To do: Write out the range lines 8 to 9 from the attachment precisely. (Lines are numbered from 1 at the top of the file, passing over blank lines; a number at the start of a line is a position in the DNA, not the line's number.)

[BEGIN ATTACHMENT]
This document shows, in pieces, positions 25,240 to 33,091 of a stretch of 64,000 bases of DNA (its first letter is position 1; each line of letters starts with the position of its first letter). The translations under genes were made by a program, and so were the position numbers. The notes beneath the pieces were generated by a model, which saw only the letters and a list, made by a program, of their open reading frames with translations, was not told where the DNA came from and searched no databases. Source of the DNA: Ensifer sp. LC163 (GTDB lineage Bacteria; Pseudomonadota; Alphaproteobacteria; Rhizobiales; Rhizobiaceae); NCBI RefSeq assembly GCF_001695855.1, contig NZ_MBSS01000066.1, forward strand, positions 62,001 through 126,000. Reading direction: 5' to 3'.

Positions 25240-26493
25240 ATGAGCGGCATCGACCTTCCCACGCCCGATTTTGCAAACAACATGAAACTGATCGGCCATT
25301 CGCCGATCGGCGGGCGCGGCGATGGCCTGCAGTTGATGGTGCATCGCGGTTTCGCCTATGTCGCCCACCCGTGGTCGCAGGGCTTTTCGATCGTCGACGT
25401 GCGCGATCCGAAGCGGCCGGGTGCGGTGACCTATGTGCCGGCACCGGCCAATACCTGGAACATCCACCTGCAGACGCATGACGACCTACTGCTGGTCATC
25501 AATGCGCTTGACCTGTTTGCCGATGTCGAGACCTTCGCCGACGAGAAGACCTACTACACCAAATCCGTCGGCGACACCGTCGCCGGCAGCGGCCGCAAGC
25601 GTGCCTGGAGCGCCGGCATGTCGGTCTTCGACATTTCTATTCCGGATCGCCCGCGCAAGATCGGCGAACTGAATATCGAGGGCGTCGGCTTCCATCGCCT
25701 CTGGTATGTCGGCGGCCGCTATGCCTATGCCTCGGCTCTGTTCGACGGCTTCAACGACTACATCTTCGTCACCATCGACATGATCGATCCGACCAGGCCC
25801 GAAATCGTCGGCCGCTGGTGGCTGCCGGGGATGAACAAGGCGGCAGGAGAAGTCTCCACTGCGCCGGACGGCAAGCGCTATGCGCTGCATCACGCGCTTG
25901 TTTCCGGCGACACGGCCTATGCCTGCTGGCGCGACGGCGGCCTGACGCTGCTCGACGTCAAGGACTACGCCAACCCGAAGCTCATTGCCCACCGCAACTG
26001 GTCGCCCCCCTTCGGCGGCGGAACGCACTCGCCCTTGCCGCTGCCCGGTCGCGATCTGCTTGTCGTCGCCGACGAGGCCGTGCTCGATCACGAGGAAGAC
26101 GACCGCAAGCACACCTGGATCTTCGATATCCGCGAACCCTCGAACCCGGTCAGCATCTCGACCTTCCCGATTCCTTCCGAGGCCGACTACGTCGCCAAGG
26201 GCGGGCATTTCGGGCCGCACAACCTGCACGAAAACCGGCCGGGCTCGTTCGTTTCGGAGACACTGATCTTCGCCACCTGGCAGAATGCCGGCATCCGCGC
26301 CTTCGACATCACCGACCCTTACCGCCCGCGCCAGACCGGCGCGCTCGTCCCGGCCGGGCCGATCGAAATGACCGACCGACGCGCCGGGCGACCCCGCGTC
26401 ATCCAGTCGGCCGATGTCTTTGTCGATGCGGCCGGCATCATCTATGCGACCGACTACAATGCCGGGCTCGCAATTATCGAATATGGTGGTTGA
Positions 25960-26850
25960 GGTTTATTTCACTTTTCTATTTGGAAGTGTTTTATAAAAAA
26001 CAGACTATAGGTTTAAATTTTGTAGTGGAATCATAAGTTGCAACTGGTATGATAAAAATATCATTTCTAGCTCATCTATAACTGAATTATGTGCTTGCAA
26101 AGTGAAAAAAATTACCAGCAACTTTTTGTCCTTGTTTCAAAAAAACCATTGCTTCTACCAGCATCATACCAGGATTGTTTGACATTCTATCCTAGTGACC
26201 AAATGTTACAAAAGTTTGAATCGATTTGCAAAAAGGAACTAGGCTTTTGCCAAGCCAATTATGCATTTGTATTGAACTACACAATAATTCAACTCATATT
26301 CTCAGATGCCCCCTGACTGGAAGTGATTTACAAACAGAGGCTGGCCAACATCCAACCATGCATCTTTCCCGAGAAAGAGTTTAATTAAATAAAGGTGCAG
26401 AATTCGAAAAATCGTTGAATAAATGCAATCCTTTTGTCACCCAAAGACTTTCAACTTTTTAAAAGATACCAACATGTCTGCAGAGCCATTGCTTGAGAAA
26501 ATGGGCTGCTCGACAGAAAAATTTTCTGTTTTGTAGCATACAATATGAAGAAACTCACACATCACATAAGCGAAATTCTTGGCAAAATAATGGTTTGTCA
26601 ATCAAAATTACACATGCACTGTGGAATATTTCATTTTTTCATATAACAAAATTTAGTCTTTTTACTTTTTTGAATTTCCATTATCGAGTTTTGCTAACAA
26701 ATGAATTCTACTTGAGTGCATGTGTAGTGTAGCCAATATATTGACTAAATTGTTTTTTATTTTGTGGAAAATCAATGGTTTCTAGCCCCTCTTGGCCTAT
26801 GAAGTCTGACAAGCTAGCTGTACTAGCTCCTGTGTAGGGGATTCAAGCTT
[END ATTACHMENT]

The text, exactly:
25701 CTGGTATGTCGGCGGCCGCTATGCCTATGCCTCGGCTCTGTTCGACGGCTTCAACGACTACATCTTCGTCACCATCGACATGATCGATCCGACCAGGCCC
25801 GAAATCGTCGGCCGCTGGTGGCTGCCGGGGATGAACAAGGCGGCAGGAGAAGTCTCCACTGCGCCGGACGGCAAGCGCTATGCGCTGCATCACGCGCTTG